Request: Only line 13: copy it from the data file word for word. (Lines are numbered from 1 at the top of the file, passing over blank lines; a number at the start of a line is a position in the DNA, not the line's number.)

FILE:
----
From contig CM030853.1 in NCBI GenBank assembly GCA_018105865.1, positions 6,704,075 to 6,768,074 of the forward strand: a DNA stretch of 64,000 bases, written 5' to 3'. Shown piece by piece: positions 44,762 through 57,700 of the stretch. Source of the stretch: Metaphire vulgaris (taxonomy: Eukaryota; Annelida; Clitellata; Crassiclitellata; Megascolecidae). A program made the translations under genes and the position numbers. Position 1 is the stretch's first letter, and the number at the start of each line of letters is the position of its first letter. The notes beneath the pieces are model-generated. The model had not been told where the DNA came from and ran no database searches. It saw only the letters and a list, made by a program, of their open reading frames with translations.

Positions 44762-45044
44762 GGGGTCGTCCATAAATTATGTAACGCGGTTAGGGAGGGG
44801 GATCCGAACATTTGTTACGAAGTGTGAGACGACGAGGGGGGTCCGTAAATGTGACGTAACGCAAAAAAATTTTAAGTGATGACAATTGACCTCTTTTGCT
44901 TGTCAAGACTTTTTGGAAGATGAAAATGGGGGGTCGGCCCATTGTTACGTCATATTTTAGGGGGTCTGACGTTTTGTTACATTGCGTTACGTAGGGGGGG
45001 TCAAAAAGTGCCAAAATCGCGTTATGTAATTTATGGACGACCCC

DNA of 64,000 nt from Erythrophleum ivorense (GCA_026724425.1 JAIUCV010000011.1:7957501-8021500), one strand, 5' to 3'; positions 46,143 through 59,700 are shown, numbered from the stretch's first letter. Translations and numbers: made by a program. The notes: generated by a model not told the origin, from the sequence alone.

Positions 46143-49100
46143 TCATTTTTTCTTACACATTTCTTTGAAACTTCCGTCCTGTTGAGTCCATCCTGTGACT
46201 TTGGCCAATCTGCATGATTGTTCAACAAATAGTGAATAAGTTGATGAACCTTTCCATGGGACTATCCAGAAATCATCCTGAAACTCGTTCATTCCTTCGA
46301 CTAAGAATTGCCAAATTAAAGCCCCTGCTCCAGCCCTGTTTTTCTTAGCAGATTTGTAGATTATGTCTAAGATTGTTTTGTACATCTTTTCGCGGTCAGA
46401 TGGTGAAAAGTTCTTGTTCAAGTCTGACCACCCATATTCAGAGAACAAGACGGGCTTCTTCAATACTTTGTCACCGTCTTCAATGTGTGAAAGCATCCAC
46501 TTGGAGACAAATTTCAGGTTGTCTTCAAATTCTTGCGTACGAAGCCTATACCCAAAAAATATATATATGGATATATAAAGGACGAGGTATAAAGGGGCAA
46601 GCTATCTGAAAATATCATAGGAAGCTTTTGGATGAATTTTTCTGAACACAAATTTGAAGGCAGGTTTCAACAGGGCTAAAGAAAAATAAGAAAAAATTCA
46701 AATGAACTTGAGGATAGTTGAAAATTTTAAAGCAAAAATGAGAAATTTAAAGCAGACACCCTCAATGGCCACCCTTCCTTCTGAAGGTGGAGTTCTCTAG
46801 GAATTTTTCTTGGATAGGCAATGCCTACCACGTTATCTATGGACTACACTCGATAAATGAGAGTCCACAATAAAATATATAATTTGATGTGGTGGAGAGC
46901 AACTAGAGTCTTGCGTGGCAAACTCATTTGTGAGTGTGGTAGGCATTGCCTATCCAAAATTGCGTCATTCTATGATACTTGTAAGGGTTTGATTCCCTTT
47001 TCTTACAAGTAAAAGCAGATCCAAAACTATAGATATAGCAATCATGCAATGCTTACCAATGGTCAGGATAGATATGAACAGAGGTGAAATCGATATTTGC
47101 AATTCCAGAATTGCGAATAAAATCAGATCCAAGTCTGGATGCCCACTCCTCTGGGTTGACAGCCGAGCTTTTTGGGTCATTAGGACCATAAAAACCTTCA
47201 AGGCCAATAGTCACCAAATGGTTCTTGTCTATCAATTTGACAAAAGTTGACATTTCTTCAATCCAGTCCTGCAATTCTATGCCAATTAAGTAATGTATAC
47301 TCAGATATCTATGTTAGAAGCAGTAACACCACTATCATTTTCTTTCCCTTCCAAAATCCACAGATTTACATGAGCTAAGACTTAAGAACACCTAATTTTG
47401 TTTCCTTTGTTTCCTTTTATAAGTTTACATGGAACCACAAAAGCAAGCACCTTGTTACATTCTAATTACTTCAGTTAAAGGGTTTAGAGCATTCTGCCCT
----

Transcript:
46501 TTGGAGACAAATTTCAGGTTGTCTTCAAATTCTTGCGTACGAAGCCTATACCCAAAAAATATATATATGGATATATAAAGGACGAGGTATAAAGGGGCAA